Revit-Aware Components

The Revit-aware component icons help identifying the action that the component performs. As shown below, the base color shows the type of action (Query, Analyze, Modify, Create). There are a series of badges applied to icons as well, that show Type, Identity, or other aspects of the data that the component is designed to work with:

For example, this is how the Parameter, Query, Analyze, Modify, and Create components for Wall are shown:

Pass-through Components

In some cases, a special type of pass-through component has been used that combines the Analyze, Modify, Create actions in to one component. This helps reducing the number of components and avoid cluttering the interface. These components have a split background like Flip Element or Material Identity :

Let’s take a look at Material Identity as an example. These components accept two groups of inputs. The first input parameter is the Revit element that this component deals with, in this case Material . Below this input parameter, are a series of inputs that could be modified on this Revit element:

The other side of the component, shows the output parameters as usual. Note that the list of input and output parameters are not always the same. Usually a different set of properties are needed to create and element, and also some of the output properties are calculated based on the computed element (e.g. Walls don’t take Volume as input but can have that as output). Moreover, not all of the element properties are modifiable through the Revit API:

The pass-through components also have an optional output parameter for the type of Revit element that they deals with, in this case Material :

Now it makes more sense why these components are called pass-through. They pass the input element to the output while making modifications and analysis on it. They also encourage chaining the operations in a series instead of parallel. This is very important to ensure the order of operations since all the target elements are actually owned by Revit and Grasshopper can not determine the full implications of these operations:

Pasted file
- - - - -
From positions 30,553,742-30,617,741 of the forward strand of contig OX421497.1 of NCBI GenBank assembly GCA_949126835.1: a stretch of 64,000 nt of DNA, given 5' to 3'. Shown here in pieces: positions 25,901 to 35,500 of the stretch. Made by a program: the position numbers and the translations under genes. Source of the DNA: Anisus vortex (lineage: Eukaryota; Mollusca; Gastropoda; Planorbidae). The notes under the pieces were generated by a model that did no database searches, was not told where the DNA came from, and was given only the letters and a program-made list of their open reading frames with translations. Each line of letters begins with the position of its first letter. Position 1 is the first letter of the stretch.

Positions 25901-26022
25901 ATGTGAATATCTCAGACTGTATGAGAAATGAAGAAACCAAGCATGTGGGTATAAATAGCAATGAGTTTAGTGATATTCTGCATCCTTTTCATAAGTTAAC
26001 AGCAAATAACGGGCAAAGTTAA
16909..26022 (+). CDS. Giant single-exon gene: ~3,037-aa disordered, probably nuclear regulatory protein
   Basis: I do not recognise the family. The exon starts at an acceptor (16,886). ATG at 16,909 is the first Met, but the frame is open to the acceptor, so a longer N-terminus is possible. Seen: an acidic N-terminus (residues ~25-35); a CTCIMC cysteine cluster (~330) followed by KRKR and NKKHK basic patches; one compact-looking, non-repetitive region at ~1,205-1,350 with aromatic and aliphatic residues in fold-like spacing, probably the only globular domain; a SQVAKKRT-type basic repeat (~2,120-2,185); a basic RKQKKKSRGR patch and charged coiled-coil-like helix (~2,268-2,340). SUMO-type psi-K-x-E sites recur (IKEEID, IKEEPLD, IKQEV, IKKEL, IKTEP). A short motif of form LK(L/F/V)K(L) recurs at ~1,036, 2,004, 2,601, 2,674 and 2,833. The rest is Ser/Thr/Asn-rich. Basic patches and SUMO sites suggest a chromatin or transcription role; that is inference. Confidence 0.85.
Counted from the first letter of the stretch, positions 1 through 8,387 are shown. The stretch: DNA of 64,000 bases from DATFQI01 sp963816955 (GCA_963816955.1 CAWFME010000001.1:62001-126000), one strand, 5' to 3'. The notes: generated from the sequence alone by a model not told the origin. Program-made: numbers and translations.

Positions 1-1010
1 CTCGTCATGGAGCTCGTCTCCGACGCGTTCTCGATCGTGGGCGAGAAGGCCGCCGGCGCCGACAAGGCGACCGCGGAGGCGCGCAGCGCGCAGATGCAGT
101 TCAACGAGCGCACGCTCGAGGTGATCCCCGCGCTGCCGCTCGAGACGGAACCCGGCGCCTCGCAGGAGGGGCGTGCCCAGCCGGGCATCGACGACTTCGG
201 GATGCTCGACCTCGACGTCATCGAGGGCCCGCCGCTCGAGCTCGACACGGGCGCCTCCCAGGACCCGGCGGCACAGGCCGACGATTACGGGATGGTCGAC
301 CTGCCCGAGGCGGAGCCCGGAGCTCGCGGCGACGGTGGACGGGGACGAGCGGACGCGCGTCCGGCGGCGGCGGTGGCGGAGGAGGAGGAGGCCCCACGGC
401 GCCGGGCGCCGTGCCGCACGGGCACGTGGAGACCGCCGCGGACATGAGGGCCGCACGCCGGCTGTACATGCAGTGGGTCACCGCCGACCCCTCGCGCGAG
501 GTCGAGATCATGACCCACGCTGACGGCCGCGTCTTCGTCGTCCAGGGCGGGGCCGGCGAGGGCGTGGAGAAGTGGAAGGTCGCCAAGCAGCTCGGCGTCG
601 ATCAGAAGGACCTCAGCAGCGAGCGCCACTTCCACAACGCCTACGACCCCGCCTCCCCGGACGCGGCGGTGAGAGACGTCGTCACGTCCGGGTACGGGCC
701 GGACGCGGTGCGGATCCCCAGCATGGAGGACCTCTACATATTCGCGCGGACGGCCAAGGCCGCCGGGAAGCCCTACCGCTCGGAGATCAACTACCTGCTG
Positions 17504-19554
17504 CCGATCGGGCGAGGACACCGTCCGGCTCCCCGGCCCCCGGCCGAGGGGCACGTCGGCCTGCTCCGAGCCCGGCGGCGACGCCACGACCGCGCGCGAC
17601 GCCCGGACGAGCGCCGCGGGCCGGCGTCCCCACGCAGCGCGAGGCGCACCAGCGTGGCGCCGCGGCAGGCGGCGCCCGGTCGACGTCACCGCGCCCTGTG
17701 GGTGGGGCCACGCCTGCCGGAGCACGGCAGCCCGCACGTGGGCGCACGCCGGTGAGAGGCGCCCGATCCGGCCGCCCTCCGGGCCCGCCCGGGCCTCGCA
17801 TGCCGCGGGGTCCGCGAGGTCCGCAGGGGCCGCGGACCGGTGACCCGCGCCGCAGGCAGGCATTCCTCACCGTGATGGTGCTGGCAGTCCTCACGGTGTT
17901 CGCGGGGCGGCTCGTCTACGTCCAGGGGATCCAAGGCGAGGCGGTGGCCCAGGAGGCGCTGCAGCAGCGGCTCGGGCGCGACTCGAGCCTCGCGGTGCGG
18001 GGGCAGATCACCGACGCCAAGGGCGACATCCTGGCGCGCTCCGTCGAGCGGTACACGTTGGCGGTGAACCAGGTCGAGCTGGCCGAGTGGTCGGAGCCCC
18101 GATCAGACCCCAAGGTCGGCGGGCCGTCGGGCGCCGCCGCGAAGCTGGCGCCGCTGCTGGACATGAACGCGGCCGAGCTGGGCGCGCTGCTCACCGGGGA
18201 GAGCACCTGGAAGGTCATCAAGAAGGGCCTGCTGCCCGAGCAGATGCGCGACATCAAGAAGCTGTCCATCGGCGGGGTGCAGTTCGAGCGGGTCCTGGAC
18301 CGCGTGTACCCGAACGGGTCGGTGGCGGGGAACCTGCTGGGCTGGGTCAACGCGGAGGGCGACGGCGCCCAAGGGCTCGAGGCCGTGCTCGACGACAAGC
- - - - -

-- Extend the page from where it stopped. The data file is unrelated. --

Transactional Components

Some of the Revit-aware components need to run Transactions on the active document to create new elements or make changes. On each execution of the Grasshopper definition, it is important to know which components contributed to the document changes. This helps understanding and managing the transactions and their implications better (e.g. A developer might change the graph logic to combine many transactional components and improve performance).

These components show a dark background when they execute a transaction:

Note that if the input parameters and the target element does not change, the component is not going to make any changes on the next execution of the Grasshopper definition and the component background will change to default gray

You can also use the Grasshopper Trigger component, to control when these components are executed:

Previewing Geometry

You can use the toggle preview on Grasshopper components to turn the Revit previews on or off. You can also toggle the preview globally from the Rhinoceros tab in Revit:

Toggling Solver

Grasshopper solver can also be toggled from the Rhinoceros tab in Revit. This is especially helpful to reduce wait times on on large Revit models:

Grasshopper Performance

As mentioned in the sections above, paying close attention to the items below will help increasing the performance of Grasshopper definition:

  • Grasshopper runs on top of Revit. So when Revit gets slow (large models, too many open views, …) Grasshopper might not get the amount of time it needs to update its resources and previews
  • Grasshopper previous in Revit require geometry conversions. Having too many previews also slows down the Revit view. Keep the preview on for Grasshopper components when necessary. You can also toggle the preview globally from the Rhinoceros tab in Revit
  • Running many transactions on individual elements is slower that running one transaction on many elements at once. Try to design the graph logic in a way that a single transactional component can operate on as many elements as you need to modify at once
  • Toggling the Grasshopper solver can be helpful in reducing wait times on on large Revit models